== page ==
Herodotus (III-91 and III-94), gives a list with a slightly different structure, as some province which are presented separately in the Achaemenid inscriptions are grouped together by Herodotus when he described the tribute paid by each territory. Herodotus presents Indos (Ἰνδός) as "the 20th province", while "the Sattagydae, Gandarii, Dadicae, and Aparytae" together form "the 7th Province". According to historian A. T. Olmstead, the fact that some Achaemenid regions are grouped together in this list may have represented some loss of territory.
The Hindūš province, remained loyal till Alexander's invasion. Circa 400 BC, Ctesias of Cnidus related that the Persian king was receiving numerous gifts from the kings of "India" (Hindūš).[a] Ctesias also reported Indian elephants and Indian mahouts making demonstrations of the elephant's strength at the Achaemenid court.
By about 380 BC, the Persian hold on the region was weakening, but the area continued to be a part of the Achaemenid Empire until Alexander's invasion.
Darius III (c. 380 – July 330 BC) still had Indian units in his army, albeit very few in comparison to his predecessors. In particular he had 15 war elephants at the Battle of Gaugamela for his fight against Alexander the Great.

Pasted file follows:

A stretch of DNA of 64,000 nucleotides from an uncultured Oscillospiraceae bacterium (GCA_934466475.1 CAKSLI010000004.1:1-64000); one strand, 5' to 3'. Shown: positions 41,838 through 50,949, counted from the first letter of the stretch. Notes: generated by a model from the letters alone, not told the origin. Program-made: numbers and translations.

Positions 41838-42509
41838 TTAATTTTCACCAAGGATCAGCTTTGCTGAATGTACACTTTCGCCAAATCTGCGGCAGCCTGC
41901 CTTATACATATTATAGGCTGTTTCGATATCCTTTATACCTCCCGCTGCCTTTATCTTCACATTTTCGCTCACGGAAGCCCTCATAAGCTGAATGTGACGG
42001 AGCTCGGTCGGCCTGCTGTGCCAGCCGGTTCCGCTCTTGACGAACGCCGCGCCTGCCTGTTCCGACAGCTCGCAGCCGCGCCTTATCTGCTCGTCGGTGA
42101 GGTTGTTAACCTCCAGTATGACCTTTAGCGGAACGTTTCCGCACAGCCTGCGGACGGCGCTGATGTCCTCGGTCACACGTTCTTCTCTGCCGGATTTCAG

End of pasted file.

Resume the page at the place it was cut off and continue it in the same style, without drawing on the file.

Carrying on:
The reliefs at the Apadana Palace in Persepolis describe tribute bearers from 23 satrapies visiting the Achaemenid court. These are located at the southern end of the Apadana Staircase. Among the foreigners the Arabs, the Thracians, the Bactrians, the Indians (from the Indus valley area), the Parthians, the Cappadocians, the Elamites or the Medians. The Indians from the Indus valley are bare-chested, except for their leader, and barefooted and wear the dhoti. They bring baskets with vases inside, carry axes, and drive along a donkey. One man in the Indian procession carries a small but visibly heavy load of four jars on a yoke, suggesting that he was carrying some of the gold dust paid by the Indians as tribute to the Achaemenid court.
According to the Naqsh-e Rustam inscription of Darius I (circa 490 BCE), there were three Achaemenid Satrapies in the subcontinent: Sattagydia, Gandara, Hidūš.
See also: Districts of the Achaemenid Empire
The conquered area was the most fertile and populous region of the Achaemenid Empire. An amount of tribute was fixed according to the richness of each territory. India was already fabled for its gold.